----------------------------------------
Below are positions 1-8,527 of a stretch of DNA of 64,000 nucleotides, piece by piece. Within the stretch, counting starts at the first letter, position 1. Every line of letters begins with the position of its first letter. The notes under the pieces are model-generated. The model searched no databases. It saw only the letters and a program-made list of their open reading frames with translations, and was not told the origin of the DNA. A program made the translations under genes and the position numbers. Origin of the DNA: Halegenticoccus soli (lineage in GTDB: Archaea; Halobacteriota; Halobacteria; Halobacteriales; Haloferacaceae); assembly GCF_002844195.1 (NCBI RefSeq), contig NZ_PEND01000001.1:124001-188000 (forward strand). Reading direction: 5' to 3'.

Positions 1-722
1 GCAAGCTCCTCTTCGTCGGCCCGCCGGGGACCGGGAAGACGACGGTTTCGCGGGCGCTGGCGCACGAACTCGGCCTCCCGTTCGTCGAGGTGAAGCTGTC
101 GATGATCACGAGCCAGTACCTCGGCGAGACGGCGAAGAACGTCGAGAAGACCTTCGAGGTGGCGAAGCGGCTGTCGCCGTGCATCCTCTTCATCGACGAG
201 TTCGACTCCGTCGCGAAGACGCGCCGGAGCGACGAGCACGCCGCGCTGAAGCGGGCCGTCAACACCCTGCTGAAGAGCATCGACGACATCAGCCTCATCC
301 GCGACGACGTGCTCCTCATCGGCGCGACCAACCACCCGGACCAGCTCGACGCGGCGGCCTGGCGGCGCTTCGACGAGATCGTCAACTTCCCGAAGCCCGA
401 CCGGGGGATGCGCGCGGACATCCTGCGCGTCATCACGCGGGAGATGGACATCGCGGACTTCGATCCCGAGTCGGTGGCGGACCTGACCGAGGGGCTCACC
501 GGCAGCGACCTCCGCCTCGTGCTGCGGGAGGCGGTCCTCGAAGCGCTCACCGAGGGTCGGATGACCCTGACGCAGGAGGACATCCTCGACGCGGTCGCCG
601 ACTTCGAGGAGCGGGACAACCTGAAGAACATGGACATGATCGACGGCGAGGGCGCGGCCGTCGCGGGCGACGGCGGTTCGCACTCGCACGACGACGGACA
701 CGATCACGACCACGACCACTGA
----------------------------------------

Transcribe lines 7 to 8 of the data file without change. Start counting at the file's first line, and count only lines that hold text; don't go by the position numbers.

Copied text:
401 CCGGGGGATGCGCGCGGACATCCTGCGCGTCATCACGCGGGAGATGGACATCGCGGACTTCGATCCCGAGTCGGTGGCGGACCTGACCGAGGGGCTCACC
501 GGCAGCGACCTCCGCCTCGTGCTGCGGGAGGCGGTCCTCGAAGCGCTCACCGAGGGTCGGATGACCCTGACGCAGGAGGACATCCTCGACGCGGTCGCCG